Amanda Marron was in her last year of active-duty service with the United States Navy, stationed in Sicily, when she found out that the anti-gay policy “Don’t Ask, Don’t Tell” would be repealed and gay, lesbian, and bisexual soldiers would soon be free to serve openly. As a member of the NAS Sigonella Heritage Committee, Amanda was responsible for helping plan the Navy’s diversity celebrations, including Black History Month, Women’s History Month, and Asian/Pacific American Heritage Month. She was overjoyed that servicemembers would soon be able to openly celebrate LGBT Pride Month.
However, some of the reactions from her fellow service members shocked her. The level of vitriol that some people expressed when discussing the repeal inspired Amanda, who is bisexual, into becoming more involved in the movement for LGBT equality—and specifically the fight to ensure that all Americans are protected against this kind of discrimination under the law.
“I couldn’t believe the things they said,” Amanda said. “Like, ‘oh, now I might have to share a berthing … or I might have to share my bathroom.’ I thought, ‘You’re already sharing your berthing, you’re already sharing your bathroom, the only thing that might change is someone might feel more comfortable coming out to you.”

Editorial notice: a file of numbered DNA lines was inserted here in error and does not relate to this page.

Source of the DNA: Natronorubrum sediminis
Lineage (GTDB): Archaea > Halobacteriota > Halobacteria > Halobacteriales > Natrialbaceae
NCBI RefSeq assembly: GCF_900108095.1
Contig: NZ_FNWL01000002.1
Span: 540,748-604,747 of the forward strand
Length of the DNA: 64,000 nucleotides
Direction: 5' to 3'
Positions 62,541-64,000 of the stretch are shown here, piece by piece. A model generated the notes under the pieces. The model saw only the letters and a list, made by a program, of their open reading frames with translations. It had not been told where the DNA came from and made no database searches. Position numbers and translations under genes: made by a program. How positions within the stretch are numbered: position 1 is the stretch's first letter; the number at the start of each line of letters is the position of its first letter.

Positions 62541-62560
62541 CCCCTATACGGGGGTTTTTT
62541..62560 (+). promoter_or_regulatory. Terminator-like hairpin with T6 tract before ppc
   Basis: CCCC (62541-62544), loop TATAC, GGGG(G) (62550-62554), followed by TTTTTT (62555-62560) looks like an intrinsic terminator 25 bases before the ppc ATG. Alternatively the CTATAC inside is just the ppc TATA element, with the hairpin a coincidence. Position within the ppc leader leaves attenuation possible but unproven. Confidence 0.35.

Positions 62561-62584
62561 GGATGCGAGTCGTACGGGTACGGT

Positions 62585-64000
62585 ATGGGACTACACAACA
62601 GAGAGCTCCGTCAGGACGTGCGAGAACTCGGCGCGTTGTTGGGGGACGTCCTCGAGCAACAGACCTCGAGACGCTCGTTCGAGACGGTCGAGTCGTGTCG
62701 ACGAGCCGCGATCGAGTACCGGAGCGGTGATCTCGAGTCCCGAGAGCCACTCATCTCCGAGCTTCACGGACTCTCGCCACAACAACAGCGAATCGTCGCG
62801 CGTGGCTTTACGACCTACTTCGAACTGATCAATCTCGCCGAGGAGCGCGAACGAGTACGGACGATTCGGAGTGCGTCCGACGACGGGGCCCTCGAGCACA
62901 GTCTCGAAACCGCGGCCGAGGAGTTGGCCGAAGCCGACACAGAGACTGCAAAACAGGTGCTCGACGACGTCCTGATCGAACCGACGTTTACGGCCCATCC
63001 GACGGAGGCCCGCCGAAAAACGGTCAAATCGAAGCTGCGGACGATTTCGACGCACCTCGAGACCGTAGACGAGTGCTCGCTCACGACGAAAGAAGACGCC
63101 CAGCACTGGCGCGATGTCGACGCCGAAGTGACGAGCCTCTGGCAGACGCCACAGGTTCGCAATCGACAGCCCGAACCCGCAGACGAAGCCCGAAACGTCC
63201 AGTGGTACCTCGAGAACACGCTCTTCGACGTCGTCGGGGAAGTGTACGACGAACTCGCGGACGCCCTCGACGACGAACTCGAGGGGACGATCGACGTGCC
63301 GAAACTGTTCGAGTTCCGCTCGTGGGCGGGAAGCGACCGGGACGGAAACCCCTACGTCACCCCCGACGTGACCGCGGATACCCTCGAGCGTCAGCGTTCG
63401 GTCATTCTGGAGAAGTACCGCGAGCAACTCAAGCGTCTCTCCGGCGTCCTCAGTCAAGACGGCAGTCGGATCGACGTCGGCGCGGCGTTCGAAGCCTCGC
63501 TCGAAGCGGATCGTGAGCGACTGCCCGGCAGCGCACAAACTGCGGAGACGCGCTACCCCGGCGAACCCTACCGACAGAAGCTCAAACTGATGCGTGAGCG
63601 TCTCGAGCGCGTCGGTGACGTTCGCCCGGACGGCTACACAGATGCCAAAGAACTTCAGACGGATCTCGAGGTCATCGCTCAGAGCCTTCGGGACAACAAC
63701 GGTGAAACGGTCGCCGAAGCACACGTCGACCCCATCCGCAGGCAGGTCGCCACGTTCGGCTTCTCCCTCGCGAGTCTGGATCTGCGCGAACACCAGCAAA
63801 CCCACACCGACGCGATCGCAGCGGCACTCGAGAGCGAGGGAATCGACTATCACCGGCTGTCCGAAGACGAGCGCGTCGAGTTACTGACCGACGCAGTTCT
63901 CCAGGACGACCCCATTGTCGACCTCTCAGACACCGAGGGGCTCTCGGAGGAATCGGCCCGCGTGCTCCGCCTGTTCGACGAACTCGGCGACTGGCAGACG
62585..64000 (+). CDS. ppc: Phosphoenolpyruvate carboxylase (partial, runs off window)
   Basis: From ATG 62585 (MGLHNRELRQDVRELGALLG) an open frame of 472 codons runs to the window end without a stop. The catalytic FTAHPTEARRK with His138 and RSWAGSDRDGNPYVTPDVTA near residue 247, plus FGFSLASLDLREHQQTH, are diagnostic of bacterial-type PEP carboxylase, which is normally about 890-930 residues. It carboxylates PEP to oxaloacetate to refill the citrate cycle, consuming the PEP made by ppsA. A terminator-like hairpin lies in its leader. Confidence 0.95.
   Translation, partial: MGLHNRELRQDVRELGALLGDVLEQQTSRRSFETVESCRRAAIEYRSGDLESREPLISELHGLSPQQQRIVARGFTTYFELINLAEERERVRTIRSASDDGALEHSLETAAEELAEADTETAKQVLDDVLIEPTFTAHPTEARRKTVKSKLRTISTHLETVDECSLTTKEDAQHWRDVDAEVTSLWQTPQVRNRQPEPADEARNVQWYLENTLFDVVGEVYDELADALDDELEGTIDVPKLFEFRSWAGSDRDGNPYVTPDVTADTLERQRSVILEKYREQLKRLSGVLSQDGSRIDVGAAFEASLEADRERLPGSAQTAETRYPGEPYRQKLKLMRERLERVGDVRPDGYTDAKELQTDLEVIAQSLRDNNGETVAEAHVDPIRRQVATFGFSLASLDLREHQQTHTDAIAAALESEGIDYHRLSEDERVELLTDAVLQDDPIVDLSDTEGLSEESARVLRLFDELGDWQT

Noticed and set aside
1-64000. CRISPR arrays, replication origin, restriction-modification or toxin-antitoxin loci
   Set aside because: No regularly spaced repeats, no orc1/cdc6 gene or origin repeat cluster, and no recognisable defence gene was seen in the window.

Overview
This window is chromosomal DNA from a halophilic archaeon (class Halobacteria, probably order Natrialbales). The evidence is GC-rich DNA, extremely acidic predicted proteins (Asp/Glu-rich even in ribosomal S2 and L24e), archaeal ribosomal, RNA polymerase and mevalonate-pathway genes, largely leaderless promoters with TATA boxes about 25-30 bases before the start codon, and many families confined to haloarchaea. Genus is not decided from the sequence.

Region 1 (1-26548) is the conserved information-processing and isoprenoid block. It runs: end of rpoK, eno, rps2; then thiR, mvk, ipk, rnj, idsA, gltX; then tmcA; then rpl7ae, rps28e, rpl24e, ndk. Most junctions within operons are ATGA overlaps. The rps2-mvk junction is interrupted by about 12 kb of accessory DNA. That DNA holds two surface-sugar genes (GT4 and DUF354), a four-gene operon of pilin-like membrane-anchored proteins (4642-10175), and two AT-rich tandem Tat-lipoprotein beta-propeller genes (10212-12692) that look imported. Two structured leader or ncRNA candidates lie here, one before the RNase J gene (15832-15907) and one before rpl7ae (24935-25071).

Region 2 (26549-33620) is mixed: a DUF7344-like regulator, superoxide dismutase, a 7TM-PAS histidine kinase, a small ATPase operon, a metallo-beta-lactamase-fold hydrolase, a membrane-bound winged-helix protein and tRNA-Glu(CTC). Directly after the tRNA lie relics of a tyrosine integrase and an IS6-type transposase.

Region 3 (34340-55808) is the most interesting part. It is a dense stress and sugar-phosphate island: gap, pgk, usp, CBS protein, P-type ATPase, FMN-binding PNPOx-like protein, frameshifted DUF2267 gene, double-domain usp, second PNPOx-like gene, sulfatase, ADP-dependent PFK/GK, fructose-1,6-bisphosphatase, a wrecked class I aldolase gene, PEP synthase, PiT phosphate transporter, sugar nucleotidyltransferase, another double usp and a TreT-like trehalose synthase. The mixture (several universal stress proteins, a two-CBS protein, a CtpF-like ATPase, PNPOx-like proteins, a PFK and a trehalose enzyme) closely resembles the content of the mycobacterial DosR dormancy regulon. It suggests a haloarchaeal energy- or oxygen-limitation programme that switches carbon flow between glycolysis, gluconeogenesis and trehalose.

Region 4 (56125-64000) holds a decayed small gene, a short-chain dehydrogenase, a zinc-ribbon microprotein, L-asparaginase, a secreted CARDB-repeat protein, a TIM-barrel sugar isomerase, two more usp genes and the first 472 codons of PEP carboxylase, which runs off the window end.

Amanda decided to stay in Jacksonville after she left the service, and she now works as a veteran and civilian for the NAS Jax Multi-Cultural Council. As a civilian she was quickly struck by the fact that while the Navy was taking steps to protect service members from discrimination, those who step off the base enter a city where they can be discriminated against.
Soon, she learned that some advocates were working to change that. When the fight to pass Jacksonville’s LGBT-inclusive Human Rights Ordinance started up in 2012, Amanda watched it unfold, but she didn’t quite know how to get involved. Then, she noticed one particular group of advocates was missing: veterans. No veterans were speaking out—LGBT or otherwise. That disparity didn’t represent her or any of her Navy friends.
This time around, she decided to make her voice heard. She knows that Jacksonville is ready for this change – and she knows that folks who do not support the Human Rights Ordinance likely don’t understand its fundamental goal: To put everyone on the same playing field.
“All we’re looking for is level playing field,” she explained. “LGBT people don’t have the same rights. We can be not hired or fired, denied housing, and refused service at a restaurant or any business, like it’s the 1960s. All Americans should be equal, but currently under the law we aren’t.”